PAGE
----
Tuesday, April 8, 2014



I'm writing this blog for the people out there who are in a relationship of some kind, whether just living together or married, and for those who are even considering a relationship.

No doubt you've heard or read about the importance of communication. I can't stress that enough. I've been happily married for almost 44 years and we've always communicated pretty well. Truth be told, I could be even better at it than I am. At the very least, I could improve my listening skills. I don't care how old you are, there's always room for improvement.

That said, I want to borrow from a recent article in Psychology Today entitled Awkward Silences - The Dismal State of Sexual Communication. The author presented some fresh  insight to the failure of couples to talk about sexual matters, and proof of the benefits of communication.

"Sex," says Dr. Noam Shpancer,"seems to be everywhere…" except in candid conversations between couples. Sex is used in our culture to attract, to scare and entertain, and to sell products, but most of the actual dialogue concerns gossip and other people - not ourselves. But why do people find open discussion difficult?

He suggests that perhaps the problem lies in discussing large existential problems in general, like death.  We all have sex and we all die, so it's a shared situation, a shared concern. Why can't people go there?

Mostly, he thinks we're just afraid of embarrassment; of being unmasked as foolish, ignorant or depraved. We don't wish to offend and we worry about being rejected. And so, we fail by avoidance. We say nothing, we ask nothing and we are rewarded with ignorance about the other person's desires, fantasies, etc. Wonderful.

But here's some encouraging news. A study involving Latino adolescents at Cal State University found that communication led to delayed first intercourse. 

Two other studies done by the University of Kentucky and North Carolina found that better communication led to more responsible use of condoms and (as expected) poor communication was linked to lower rates of condom use.

Another study by Iowa State University revealed that disclosing sexual information was positively linked to satisfaction and closeness.

I will again remind everyone that other developed countries kick America's ass when it comes to teen pregnancy and abortion. Our teen pregnancy rate is over four times that of the Netherlands. Our teen abortion rate is 50% higher than that of the Netherlands. Our overall HIV incidence is six times higher than Germany's and three times higher than the Netherlands. Those numbers alone should be sufficient to get the attention of any intelligent adult, especially parents and politicians.

But how do they achieve such impressive statistics? It ain't rocket science, folks. Governments support massive, consistent, long-term public education campaigns, through the Internet, television, films, radio, billboards, discos, pharmacies, and health care providers. Youth have convenient access to free or low-cost contraception through national health insurance.  Educators provide accurate and complete information in response to students’ questions. Families have open, honest, consistent discussions with teens about sexuality and support the role of educators and health care providers in making sexual health information and services available to teens.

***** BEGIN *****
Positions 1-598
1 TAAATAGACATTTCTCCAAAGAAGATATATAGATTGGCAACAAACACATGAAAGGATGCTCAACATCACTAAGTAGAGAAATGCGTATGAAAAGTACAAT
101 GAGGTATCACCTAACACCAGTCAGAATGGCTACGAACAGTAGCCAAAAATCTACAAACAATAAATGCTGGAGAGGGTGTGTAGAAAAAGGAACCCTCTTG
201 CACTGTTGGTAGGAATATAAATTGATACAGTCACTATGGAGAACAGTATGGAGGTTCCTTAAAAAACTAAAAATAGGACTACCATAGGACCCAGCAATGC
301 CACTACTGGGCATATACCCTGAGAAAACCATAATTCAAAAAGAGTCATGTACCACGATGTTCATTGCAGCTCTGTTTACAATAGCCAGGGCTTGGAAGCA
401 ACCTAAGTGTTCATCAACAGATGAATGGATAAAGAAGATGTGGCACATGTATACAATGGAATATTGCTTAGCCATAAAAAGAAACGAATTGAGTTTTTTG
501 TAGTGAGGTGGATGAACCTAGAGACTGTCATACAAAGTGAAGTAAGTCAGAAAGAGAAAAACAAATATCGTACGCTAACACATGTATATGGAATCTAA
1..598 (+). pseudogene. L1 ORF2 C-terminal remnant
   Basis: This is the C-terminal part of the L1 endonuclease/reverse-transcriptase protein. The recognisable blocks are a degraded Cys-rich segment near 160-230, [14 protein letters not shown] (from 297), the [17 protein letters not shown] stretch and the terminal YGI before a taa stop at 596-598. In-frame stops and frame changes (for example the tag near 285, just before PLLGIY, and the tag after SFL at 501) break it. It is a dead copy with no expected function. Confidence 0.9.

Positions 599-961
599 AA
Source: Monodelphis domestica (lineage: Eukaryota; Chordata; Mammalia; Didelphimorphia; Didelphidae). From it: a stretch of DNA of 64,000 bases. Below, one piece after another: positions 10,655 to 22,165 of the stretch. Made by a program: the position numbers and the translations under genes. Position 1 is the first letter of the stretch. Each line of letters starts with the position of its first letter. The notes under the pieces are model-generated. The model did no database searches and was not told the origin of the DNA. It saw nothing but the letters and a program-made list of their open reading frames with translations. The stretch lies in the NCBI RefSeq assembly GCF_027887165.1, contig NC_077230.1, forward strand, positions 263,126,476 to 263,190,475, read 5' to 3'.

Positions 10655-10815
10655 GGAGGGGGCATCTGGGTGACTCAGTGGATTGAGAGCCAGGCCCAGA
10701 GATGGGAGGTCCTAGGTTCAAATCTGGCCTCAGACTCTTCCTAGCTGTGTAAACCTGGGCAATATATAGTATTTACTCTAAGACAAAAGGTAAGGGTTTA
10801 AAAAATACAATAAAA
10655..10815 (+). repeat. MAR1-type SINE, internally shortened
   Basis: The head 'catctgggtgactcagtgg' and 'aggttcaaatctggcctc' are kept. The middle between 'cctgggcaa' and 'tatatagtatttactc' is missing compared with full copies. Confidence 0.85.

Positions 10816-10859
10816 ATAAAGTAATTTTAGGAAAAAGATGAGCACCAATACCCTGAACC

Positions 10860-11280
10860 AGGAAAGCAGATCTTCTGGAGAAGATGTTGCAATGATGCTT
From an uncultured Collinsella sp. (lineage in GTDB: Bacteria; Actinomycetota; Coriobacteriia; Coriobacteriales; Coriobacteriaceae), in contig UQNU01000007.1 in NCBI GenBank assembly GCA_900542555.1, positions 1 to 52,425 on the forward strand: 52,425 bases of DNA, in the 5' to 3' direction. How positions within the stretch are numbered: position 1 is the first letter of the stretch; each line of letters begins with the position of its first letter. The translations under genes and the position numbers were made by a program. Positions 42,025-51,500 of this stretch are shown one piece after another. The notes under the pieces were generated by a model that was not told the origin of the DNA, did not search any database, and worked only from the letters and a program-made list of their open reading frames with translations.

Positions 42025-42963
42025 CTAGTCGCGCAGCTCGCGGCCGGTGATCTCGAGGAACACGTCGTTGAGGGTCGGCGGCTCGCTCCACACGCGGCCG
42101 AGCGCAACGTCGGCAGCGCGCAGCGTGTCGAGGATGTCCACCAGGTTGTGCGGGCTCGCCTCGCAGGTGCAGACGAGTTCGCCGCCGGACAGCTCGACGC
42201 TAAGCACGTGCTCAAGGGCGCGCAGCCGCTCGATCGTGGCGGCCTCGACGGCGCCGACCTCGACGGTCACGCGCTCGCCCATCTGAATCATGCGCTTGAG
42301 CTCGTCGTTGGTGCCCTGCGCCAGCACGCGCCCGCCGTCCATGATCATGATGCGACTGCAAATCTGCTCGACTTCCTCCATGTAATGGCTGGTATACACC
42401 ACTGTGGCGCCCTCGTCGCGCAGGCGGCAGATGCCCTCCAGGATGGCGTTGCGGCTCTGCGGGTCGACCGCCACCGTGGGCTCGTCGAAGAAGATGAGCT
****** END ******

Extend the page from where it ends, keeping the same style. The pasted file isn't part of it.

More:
In these European countries, adolescents have the right to balanced, accurate, and realistic sex education, confidential and affordable health services, and a secure stake in the future.  Society accepts that they have a responsibility to provide young people with the tools they need to safeguard their sexual health and young people.

As things now stand, a young adolescent finds it difficult or impossible to inquire about protection before first intercourse with his partner, a dating couple is afraid to confide in each other about their sexual wishes and worries, and a long married couple is destined to remain unaware of each other’s deepest desires and dislikes. 

Perhaps it’s time we start talking about it.

Now, I was fortunate to have married a woman who is a strong communicator. Don't interpret that as meaning,"she talks a lot."  She talks when she has something to say, and she's usually not afraid to say it. 

Both during our dating period and the first year of our marriage, we were very open about everything. In dating situations, people of every age want to find out about the other person; their likes, their dislikes, their favorite food, color, music, movies, books, etc., etc., because those are all fairly safe and easy topics for discussion. But all too often, people find themselves having sex without ever really talking about sex. 

Let me just ask you this:  wouldn't it be better to risk a relationship failure up front or early on, rather than to find out down the line, years later, that you have some rather significant incompatibilities? 

I would think you'd certainly want to know if you had any serious philosophical or spiritual disparities. Surely, you'd want to know if the other person had any serious health issues - physical or mental - any substance abuse problems or history of violence.  So why wouldn't you want to know about their sexual psyche and identity?  And if you did initiate that conversation and they had serious difficulty with it, wouldn't that be a concern?

Think about it. Talk about it. Share this information.

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